From Bernie to Beto, a progressive era begins

The odds are high that the progressive movement will lead a wave that will determine the Democratic nominee for president in 2020 and the next Democratic president who will be inaugurated in January 2021.

After the great Democratic victory in the 2018 midterm elections, creating a Democratic House of Representatives that must approve any legislative measure that will become law during the final two years of President TrumpDonald John TrumpCorsi sues Mueller for alleged leaks and illegal surveillance Comey: Trump 'certainly close' to being unindicted co-conspirator Trump pushes back on reports that Ayers was first pick for chief of staff MORE’s current and probably only term in office, the 2020 presidential campaign has now begun.

Recently, Sen. Bernie SandersBernard (Bernie) SandersCongress digs in for prolonged Saudi battle Santorum: Dems have a chance in 2020 if they pick someone ‘unexpected’ Dems have new moniker for Trump: ‘Unindicted co-conspirator' MORE (I-Vt.) convened a meeting of his long-term friends, supporters and admirers to discuss the 2020 campaign.

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There are now mini-boomlets for Rep. Beto O’Rourke (D-Texas), who electrified national politics by almost defeating Sen. Ted CruzRafael (Ted) Edward CruzGOP tensions running high on criminal justice bill Strategist behind Warren's political rise to meet with O'Rourke: report Trump tells McConnell to let Senate vote on criminal justice reform MORE (R-Texas) in their Senate race, and Sen. Sherrod BrownSherrod Campbell BrownDeval Patrick announces he will not run for president in 2020, citing 'cruelty of election process' The Hill's Morning Report — Presented by T-Mobile — Congress to act soon to avoid shutdown On The Money: Trump touts China actions day after stock slide | China 'confident' on new trade deal | GM chief meets lawmakers to calm anger over cuts | Huawei CFO arrested MORE (D-Ohio), who continued his decades-long success in Ohio by being re-elected to the Senate, to run in 2020.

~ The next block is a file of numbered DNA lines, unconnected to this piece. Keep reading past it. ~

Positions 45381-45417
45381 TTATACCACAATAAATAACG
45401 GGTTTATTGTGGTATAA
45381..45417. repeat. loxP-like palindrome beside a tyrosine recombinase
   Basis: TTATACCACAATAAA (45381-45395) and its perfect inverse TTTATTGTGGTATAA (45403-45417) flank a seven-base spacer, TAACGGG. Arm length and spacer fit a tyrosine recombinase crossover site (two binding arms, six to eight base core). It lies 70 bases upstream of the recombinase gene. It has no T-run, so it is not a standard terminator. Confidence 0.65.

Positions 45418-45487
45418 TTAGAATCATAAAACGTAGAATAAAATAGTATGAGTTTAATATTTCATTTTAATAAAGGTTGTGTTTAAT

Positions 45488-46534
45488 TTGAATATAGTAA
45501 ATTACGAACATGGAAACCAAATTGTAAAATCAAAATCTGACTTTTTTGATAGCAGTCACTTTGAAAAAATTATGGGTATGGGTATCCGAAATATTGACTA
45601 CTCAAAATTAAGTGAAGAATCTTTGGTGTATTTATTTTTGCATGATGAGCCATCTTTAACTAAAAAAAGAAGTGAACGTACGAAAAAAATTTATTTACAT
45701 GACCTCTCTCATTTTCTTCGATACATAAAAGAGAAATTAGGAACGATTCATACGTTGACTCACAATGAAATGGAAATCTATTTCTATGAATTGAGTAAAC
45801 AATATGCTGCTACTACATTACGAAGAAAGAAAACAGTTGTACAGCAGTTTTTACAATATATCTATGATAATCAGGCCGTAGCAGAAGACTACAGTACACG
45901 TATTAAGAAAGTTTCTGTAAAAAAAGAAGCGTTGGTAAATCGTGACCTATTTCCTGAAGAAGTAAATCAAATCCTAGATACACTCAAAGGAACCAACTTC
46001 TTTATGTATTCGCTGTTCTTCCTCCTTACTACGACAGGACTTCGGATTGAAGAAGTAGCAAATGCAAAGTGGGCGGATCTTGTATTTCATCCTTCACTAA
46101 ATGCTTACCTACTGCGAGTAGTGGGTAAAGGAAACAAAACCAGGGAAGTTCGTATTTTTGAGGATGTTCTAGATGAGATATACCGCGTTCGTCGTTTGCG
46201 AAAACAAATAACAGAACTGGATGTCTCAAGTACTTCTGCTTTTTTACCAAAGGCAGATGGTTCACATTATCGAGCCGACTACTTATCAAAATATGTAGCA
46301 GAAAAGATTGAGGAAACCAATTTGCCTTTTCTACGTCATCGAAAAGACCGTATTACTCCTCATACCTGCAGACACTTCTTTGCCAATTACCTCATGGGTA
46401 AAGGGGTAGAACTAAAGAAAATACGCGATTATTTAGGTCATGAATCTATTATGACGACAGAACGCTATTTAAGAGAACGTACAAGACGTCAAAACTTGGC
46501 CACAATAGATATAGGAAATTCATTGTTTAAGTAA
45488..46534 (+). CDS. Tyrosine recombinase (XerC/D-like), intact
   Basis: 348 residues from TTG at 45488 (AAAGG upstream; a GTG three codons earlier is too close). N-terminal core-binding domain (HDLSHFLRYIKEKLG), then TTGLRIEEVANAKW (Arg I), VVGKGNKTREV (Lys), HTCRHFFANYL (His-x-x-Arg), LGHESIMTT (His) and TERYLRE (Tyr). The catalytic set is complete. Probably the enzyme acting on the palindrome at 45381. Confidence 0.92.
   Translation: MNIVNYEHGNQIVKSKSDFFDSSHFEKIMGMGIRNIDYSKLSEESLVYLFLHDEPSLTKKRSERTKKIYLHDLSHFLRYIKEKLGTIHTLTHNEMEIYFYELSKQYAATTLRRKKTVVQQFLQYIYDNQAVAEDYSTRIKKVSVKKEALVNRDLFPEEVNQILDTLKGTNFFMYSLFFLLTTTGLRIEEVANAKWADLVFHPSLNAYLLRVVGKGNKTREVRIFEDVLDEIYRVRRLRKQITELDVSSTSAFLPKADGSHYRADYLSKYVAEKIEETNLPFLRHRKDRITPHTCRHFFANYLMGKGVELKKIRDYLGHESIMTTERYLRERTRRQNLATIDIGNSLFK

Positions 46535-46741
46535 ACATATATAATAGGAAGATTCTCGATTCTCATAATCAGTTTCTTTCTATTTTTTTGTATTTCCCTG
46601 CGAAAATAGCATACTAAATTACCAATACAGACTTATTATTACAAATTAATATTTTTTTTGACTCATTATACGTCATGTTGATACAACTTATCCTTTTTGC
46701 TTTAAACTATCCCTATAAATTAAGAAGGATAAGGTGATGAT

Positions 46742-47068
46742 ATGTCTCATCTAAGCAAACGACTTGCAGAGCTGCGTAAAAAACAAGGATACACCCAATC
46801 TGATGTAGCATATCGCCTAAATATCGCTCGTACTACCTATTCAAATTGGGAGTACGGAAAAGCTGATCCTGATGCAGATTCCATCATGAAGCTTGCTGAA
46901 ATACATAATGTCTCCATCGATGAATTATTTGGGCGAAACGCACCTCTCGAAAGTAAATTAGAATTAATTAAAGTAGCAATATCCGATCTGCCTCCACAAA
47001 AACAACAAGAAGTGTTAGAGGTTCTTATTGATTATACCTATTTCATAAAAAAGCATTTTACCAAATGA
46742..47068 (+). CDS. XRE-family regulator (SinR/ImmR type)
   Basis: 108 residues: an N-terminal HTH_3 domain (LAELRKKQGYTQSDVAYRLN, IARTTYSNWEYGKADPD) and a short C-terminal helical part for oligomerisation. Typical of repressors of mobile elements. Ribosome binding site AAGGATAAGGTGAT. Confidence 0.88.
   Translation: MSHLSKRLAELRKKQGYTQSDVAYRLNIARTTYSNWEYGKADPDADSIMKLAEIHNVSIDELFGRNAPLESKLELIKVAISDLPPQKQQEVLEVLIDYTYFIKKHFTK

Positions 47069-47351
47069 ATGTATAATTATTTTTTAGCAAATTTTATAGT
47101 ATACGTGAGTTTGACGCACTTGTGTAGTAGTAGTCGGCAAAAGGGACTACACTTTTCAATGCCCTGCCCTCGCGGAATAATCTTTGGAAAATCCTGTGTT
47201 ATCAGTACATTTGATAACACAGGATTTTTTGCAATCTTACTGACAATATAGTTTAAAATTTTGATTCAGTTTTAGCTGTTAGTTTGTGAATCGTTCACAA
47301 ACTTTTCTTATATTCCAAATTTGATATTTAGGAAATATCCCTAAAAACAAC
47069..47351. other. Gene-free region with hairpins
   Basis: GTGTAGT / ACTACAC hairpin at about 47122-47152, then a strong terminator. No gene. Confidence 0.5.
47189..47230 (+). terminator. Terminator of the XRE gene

Former Vice President Joe BidenJoseph (Joe) Robinette BidenSantorum: Dems have a chance in 2020 if they pick someone ‘unexpected’ The Hill's 12:30 Report — Presented by The Embassy of the United Arab Emirates — Trump taps William Barr as new AG | Nauert picked to replace Haley at UN | Washington waits for bombshell Mueller filing Warren fell for ‘Trump trap’ with DNA test, says progressive MORE, Sen. Elizabeth WarrenElizabeth Ann WarrenDemocrats wise to proceed cautiously on immigration Strategist behind Warren's political rise to meet with O'Rourke: report Warren fell for ‘Trump trap’ with DNA test, says progressive MORE (D-Mass.), Sen. Kamala HarrisKamala Devi HarrisWarren fell for ‘Trump trap’ with DNA test, says progressive Swalwell: Open to Swalwell-Biden or Biden-Swalwell ticket Boston Globe pans Warren as ‘divisive figure’ ahead of potential 2020 run MORE (D-Calif.), Sen. Amy KlobucharAmy Jean KlobucharHillicon Valley: Huawei executive facing possible US fraud charges | Dem blames White House for failure of election security bill | FCC investigating wireless carriers over coverage data | Assange rejects deal to leave embassy Warner blames White House for election security bill not passing Congress Graham vows to push Trump’s AG pick through Judiciary Committee MORE (D-Minn.), Sen. Cory BookerCory Anthony BookerSanders to Colbert: 'You will be my vice presidential candidate!' Sanders: Trump said midterms were about him, and he lost Boston Globe pans Warren as ‘divisive figure’ ahead of potential 2020 run MORE (D-N.J.) and other prominent Democrats may well join one of the strongest fields of potential Democratic candidates in memory.